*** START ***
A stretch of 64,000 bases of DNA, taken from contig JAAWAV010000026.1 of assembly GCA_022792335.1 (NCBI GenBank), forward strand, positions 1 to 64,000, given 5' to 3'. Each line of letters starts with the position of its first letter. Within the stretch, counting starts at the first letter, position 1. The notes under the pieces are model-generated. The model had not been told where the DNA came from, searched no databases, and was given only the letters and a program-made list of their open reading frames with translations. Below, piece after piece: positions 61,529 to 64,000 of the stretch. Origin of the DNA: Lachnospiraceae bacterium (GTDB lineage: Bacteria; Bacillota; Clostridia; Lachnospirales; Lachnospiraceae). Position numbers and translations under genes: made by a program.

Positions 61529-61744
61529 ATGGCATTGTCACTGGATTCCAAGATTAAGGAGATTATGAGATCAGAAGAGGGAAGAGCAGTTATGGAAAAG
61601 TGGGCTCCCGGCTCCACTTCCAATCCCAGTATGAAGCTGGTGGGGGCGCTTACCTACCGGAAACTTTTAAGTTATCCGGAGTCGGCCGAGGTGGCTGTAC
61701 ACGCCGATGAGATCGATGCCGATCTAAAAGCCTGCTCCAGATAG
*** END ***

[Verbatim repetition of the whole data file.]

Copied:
A stretch of 64,000 bases of DNA, taken from contig JAAWAV010000026.1 of assembly GCA_022792335.1 (NCBI GenBank), forward strand, positions 1 to 64,000, given 5' to 3'. Each line of letters starts with the position of its first letter. Within the stretch, counting starts at the first letter, position 1. The notes under the pieces are model-generated. The model had not been told where the DNA came from, searched no databases, and was given only the letters and a program-made list of their open reading frames with translations. Below, piece after piece: positions 61,529 to 64,000 of the stretch. Origin of the DNA: Lachnospiraceae bacterium (GTDB lineage: Bacteria; Bacillota; Clostridia; Lachnospirales; Lachnospiraceae). Position numbers and translations under genes: made by a program.

Positions 61529-61744
61529 ATGGCATTGTCACTGGATTCCAAGATTAAGGAGATTATGAGATCAGAAGAGGGAAGAGCAGTTATGGAAAAG
61601 TGGGCTCCCGGCTCCACTTCCAATCCCAGTATGAAGCTGGTGGGGGCGCTTACCTACCGGAAACTTTTAAGTTATCCGGAGTCGGCCGAGGTGGCTGTAC
61701 ACGCCGATGAGATCGATGCCGATCTAAAAGCCTGCTCCAGATAG